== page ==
Russell Square, a large garden square in Bloomsbury area of Camden

Take a walk through the history of Bloomsbury

Keep your eyes peeled

Blue plaques

With such an unmatched reputation when it comes to housing intellectual and artistic communities, it is no surprise that Bloomsbury has deep connections with a whole host of leading luminaries. As you traverse the beautiful, historic streets keep your eyes peeled for the little blue plaques that identify the notable people that made this area their home. Here are our top picks of ones to look out for.

Charles Darwin (1809-1882) – A pioneer whose contributions to the field of evolutionary biology – namely, that evolution’s pattern results from natural selection – have led to him being considered one of the most influential figures in human history. You can find Charles Darwin’s plaque at the Biological Sciences Building, University College.

Charles Dickens (1812-1870) – One of the finest Victorian novelists, and his works are still widely read today. Dickens’ novels are particularly renowned for their vivid characters and their unflinching depictions of the abject poverty that plagued Victorian society. You can find Charles Dickens’ plaque at 48 Doughty Street.

Virginia Woolf (1882-1941) – A member of the fabled Bloomsbury Group, Woolf is widely considered to be one of the most significant figures of modernist literature, with many of her novels innovatively employing stream of consciousness as a narrative device. You can find Virginia Woolf’s plaque at 29 Fitzroy Square.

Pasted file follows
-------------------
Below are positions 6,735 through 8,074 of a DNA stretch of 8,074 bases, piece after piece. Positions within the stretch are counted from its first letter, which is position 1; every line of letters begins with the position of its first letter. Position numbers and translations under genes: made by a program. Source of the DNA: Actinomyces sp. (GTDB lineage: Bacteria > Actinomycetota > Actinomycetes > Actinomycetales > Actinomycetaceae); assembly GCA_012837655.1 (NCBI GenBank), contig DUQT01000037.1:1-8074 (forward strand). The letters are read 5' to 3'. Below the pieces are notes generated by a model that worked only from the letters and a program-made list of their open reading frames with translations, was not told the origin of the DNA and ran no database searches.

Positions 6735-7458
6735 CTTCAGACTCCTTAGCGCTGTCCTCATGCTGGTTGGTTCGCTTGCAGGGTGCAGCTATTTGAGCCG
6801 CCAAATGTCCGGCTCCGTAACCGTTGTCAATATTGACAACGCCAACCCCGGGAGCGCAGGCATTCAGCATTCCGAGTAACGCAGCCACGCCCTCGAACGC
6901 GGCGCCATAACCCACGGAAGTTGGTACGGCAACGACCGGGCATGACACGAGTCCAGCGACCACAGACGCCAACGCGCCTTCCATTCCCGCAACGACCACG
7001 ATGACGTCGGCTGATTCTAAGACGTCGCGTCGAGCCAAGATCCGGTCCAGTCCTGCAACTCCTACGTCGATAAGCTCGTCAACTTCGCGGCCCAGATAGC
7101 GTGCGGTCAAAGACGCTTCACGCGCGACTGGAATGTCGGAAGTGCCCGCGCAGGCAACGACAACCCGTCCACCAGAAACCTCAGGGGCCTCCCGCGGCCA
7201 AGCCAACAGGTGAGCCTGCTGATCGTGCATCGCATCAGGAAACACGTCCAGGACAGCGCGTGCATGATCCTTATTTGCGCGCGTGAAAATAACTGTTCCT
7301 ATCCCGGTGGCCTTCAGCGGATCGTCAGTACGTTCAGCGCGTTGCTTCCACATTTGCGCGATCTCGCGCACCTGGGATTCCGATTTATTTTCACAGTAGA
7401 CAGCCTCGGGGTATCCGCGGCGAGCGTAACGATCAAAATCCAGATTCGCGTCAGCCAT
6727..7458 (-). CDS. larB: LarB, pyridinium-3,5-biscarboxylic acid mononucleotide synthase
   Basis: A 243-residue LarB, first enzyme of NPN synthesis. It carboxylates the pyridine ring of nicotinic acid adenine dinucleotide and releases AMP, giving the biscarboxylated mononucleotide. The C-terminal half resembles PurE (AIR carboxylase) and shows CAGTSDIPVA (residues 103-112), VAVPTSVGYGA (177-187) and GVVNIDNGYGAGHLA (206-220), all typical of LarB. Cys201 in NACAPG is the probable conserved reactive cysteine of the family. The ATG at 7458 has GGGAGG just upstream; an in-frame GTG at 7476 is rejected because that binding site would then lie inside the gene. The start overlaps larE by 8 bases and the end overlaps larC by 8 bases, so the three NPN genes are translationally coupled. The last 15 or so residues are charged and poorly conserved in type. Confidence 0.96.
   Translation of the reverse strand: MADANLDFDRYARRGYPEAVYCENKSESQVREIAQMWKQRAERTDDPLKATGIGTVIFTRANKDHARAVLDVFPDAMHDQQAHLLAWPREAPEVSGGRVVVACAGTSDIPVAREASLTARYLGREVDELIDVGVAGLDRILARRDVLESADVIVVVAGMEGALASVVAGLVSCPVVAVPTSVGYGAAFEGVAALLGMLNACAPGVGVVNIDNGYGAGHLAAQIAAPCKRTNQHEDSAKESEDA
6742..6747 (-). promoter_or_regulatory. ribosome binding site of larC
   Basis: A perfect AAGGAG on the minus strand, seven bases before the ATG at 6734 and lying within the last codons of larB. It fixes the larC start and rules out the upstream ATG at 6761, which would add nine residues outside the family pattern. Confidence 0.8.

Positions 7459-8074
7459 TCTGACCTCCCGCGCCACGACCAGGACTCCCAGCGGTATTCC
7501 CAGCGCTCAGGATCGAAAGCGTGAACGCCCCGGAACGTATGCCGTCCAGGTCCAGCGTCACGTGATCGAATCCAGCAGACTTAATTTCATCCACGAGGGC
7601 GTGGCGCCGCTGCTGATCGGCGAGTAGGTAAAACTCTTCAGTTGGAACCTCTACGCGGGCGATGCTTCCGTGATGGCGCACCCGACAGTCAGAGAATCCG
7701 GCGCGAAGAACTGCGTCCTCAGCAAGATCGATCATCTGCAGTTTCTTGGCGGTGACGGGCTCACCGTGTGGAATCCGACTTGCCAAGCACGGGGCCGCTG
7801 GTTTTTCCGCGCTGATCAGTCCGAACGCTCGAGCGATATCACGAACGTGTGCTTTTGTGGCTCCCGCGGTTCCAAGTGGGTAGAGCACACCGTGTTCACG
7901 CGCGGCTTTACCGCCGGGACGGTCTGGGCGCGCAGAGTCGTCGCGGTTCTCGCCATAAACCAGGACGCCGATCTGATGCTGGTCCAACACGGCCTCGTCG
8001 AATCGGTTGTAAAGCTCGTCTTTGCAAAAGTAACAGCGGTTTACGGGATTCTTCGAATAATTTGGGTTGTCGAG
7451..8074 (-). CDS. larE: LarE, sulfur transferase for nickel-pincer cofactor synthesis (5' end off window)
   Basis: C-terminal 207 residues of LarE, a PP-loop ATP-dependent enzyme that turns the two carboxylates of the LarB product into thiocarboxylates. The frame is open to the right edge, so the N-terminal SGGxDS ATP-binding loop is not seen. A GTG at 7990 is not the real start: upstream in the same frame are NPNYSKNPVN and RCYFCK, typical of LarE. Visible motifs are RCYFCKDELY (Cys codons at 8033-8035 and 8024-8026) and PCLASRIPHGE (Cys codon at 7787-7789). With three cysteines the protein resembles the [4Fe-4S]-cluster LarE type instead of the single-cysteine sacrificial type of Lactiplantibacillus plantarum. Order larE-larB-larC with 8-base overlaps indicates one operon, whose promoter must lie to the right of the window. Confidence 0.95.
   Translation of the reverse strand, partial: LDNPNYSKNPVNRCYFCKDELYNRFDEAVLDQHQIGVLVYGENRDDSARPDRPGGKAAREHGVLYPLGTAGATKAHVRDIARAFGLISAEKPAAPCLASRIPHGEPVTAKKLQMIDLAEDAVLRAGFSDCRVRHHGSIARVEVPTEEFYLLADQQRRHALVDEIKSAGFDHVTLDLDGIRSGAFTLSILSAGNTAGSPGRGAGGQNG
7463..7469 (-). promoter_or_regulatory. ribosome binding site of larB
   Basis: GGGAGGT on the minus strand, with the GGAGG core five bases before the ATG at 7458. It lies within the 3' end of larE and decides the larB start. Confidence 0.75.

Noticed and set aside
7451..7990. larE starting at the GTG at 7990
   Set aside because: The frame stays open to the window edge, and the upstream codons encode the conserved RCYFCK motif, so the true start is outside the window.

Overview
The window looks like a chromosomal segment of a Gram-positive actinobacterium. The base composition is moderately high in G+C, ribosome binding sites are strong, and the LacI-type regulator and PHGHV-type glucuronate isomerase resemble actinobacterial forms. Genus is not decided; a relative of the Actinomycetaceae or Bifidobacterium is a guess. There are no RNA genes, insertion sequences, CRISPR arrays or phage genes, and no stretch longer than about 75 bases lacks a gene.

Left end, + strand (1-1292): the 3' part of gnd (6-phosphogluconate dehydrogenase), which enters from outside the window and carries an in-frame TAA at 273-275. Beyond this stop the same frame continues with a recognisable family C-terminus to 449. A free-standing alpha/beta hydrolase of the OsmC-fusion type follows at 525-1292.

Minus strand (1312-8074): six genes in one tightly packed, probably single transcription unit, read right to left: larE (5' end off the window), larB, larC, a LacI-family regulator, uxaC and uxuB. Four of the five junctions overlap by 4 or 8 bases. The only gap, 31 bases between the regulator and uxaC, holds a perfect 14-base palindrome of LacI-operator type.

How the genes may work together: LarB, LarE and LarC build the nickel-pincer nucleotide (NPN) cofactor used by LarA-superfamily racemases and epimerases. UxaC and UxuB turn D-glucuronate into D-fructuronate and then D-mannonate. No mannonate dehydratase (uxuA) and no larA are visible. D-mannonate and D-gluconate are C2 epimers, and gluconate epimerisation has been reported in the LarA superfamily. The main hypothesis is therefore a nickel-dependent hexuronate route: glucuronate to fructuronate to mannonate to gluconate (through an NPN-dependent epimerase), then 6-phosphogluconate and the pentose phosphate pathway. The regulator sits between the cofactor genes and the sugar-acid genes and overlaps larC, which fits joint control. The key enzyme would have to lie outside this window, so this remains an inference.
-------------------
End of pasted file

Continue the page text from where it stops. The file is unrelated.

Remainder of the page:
John Maynard Keynes (1883-1946) – Keynes was also a member of the Bloomsbury Group, along with proving one of the most influential economists of the 20th century. In Time magazine’s words, “his radical idea that governments should spend money they don’t have may have saved capitalism." You can find John Maynard Keynes’ plaque at 46 Gordon Square.

Dining in Bloomsbury

Green spaces

Montague Reception Wallpaper Background

Oxford Street

Europe’s busiest shopping street, with roughly half a million daily visitors, houses several flagship stores for globally renowned brands, along with a number of buildings listed for their historic value. The Christmas lights on display throughout November and December never fail to enchant its visitors.

The West End

Embrace the neon-illuminated chaos of Piccadilly Circus, take in the hustle and bustle of Leicester Square, sip fashionable cocktails in the chic bars of Soho, feast on the delights of Chinatown, or take a stroll down theatre-filled Shaftesbury Avenue. All of these opportunities lie right on the doorstep of The Montague.

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Woburn Walk

A delightful pedestrianised street designed by Thomas Cubitt in 1822, these Georgian stucco-fronted houses face a series of trees and original gas lamps. Having survived the Blitz, the street now plays host to a smattering of charmingly quaint shops and cafes. It also counts modernist writers Dorothy Richardson and WB Yeats amongst those who had lived there.

The British Museum

The British Museum has a permanent collection of around eight million works in the fields of human history, art, and culture. The Elgin Marbles of Greece and the Rosetta Stone of Egypt rank highly amongst its most famous treasures.

Dining out

Bars and restaurants

Beauty and healthcare

Exercise classes

Pubs and bars

Nearby tube stops

Russell Square: Served by the Piccadilly line, this is the closest tube station to The Montague on the Gardens.

Holborn: Served by the Piccadilly and Central lines.

Tottenham Court Road: Served by the Northern, Central and Elizabeth lines.